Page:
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I read a blog recently about what readers want to read about when they check out an authors blog. I’ve been to several events in the last few month, where authors are asked the inevitable question: WHERE DO YOU GET YOUR IDEAS?

This got me thinking, where do I get my ideas?


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After lengthy consideration, I have come to the conclusion that ideas are just random thoughts for me. Thoughts that, at some point, inject themselves into a setting that seems interesting.

For example, my current WIP is set around the Kurri Kurri Nostalgia Festival. I’d seen quite a few photo’s and I love the retro 50’s style. I saw a photo on Facebook of a girl dressed in a gorgeous 50’s dress and had her hair done up into a Victory Roll. I didn’t know what a Victory Roll was at that point, but it got me looking for more. Again, on Facebook I was scrolling and as I follow Tara Moss, when she posted a link to You Tube and how to fashion a Victory Roll on Diary of a Vintage Girl, I watched the video. Another seed to add to my ideas garden. All seeds are simply put aside at this stage, stashed, ready and waiting for the day with it all starts to come together.

Diary of a Vintage Girl

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Again, and again I visited the blog, Diary of a Vintage Girl and I had a little scenario roll out. Suddenly the season was upon me, the soil was dug over and my watering can was at the ready. Time to plant the seeds.

I use the Notes program on my phone to keep snippets of ideas and scenes until I’m ready to do more. Then as I have a MacBook Air and an iPad Mini they all sync so my notes are flung from device to device and I can access them most of the time.

I seem to have my best thoughts when I have no pen or paper or computer at hand, or even if I do, it’s not safe to use either. But there is a voice recorder on my phone, and I make good use of that. I can’t afford to miss a single thought or idea as I am not one who can keep hold of the slippery little wisps.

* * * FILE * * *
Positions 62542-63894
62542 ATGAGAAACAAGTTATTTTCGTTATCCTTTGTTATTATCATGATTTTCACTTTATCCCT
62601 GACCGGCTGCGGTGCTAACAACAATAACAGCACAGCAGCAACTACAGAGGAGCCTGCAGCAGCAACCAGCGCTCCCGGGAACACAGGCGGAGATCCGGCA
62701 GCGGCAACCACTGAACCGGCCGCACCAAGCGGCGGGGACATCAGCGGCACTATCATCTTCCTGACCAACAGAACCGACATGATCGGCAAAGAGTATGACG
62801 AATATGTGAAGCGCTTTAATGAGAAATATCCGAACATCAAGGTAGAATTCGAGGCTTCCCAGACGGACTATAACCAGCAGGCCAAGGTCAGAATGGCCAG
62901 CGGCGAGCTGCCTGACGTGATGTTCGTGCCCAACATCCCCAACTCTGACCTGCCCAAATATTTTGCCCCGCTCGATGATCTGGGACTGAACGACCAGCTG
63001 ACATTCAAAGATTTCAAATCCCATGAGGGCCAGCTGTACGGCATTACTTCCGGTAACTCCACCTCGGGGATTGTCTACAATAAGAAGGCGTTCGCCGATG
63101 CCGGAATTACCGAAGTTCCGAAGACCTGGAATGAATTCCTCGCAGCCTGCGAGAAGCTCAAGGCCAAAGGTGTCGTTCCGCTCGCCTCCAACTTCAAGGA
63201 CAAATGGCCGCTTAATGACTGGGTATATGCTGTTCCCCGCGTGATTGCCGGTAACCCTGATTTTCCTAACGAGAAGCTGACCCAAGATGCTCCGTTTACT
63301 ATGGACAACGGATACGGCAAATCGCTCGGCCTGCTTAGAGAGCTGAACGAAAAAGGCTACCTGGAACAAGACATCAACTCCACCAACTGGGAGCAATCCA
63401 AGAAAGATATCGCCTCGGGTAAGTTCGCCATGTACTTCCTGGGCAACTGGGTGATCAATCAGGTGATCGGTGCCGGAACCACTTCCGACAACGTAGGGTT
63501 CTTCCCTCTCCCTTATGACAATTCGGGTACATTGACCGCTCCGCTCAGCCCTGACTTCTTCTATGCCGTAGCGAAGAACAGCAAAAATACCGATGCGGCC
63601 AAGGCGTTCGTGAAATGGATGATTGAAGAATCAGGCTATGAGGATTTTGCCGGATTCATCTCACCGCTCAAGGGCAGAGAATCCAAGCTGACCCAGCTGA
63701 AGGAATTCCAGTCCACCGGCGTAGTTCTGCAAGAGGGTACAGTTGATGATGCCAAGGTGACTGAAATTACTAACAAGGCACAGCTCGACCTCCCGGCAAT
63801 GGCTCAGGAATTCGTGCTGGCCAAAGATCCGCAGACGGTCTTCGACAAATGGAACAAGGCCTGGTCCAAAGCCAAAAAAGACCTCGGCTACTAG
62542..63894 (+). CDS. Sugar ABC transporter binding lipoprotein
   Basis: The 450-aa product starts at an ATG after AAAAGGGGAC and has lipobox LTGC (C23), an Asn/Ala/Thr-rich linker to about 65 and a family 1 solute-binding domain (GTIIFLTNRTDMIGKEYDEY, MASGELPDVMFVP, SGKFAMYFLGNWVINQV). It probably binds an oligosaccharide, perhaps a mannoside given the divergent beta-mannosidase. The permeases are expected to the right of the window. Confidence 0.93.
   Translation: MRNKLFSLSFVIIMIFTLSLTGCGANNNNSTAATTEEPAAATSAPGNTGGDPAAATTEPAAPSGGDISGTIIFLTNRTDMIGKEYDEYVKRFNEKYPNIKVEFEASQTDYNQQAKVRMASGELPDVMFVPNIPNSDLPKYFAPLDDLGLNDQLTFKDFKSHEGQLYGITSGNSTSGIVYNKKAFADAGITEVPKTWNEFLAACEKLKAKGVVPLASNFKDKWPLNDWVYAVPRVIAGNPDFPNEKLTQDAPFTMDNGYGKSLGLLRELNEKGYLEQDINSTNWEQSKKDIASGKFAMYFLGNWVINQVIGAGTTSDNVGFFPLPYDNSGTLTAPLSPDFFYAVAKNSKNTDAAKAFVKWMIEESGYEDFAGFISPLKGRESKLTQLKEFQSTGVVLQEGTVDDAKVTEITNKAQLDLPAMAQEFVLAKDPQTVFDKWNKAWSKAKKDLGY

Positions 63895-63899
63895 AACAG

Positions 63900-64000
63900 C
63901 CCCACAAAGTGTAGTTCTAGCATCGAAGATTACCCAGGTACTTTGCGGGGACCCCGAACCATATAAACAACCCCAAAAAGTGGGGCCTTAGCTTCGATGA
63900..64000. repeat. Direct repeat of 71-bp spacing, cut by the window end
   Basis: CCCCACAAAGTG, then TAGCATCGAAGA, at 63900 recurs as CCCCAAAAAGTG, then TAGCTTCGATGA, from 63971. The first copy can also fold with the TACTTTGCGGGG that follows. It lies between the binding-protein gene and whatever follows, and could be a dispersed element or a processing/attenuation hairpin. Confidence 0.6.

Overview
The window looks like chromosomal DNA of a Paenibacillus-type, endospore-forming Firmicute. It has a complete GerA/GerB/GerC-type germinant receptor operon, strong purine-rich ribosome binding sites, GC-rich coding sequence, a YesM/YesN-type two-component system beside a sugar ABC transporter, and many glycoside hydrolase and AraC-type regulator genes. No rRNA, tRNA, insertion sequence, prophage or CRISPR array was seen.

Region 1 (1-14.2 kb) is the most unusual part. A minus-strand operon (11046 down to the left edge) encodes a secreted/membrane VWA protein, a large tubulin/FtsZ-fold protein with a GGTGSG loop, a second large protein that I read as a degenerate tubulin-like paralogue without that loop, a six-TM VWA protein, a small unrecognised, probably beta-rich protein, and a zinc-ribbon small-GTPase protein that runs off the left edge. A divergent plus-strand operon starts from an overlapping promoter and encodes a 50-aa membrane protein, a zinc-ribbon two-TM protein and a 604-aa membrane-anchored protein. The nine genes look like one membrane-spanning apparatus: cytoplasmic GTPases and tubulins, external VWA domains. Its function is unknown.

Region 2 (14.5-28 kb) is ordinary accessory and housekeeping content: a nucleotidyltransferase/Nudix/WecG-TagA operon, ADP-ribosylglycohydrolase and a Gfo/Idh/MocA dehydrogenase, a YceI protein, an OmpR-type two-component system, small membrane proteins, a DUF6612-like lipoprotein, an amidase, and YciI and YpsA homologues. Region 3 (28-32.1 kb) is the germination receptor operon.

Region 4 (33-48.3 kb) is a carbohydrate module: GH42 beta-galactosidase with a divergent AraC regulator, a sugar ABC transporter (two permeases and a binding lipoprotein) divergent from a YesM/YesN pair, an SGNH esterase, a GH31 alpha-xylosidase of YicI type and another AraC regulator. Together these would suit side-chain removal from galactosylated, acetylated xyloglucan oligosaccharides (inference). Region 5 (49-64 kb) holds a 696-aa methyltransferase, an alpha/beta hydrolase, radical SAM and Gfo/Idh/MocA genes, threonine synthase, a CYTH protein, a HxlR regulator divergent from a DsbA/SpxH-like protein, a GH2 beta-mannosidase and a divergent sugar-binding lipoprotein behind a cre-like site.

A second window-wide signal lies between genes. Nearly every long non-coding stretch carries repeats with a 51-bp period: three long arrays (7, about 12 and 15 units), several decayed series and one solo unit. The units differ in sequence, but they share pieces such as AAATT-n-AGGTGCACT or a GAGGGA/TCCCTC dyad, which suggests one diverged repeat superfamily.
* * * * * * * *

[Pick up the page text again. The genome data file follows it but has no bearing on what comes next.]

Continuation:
To get things started I begin a process that I learned from Roz Morris’ “NAIL YOUR NOVEL”. I scribble ideas onto pieces of paper and stick them in a little timber box I keep for just his purpose. These add up over a few days and up to a few weeks.

starting out

Next I go through the ideas and the ones that are in line with where I want my story to go are transferred to sticky notes that are stuck into a whiteboard (or two) and then I begin to shuffle. I colour code my sticky notes for characters or plots and subplots.


While the shuffling process continues I do a little research. Or a lot as I tend to lose myself in the world of Google and almost forget to come up for air!

When the shuffling is complete and I see that the story threads and arc’s are close to how I want them, an even distribution of colours, I divide the ideas into scenes or chapters. These are then entered into Scrivener. Amongst all this I am usually playing around with character profiles and finding suitable pictures and pinning these to a board on Pinterest.

This process should take a month or so to complete, but I’m an impatient person so sometimes (last time) I raced ahead before I had the whole plot sorted and go myself lost. Here is the blog post about getting lost and finding my way again if you’re interested.

Then the fun begins. I come out of the starting gates a full speed and seem to maintain the pace for at least two chapters reader. Then I start to slow, and the subsequent three to four chapters seem to be hard work. Usually once I get past the fifth or sixth chapter I am on a roll and I can write quickly. I think that despite of the planning and character development, it isn’t until about the fifth chapter that my main characters have revealed themselves. So by chapter seven and onward I can canter along at a steady pace, just following their leads.

Nostalgia first draft

So there you have it. My writing process, such as it is. But what about you? Do you write? Paint? Draw? Where do you get your ideas?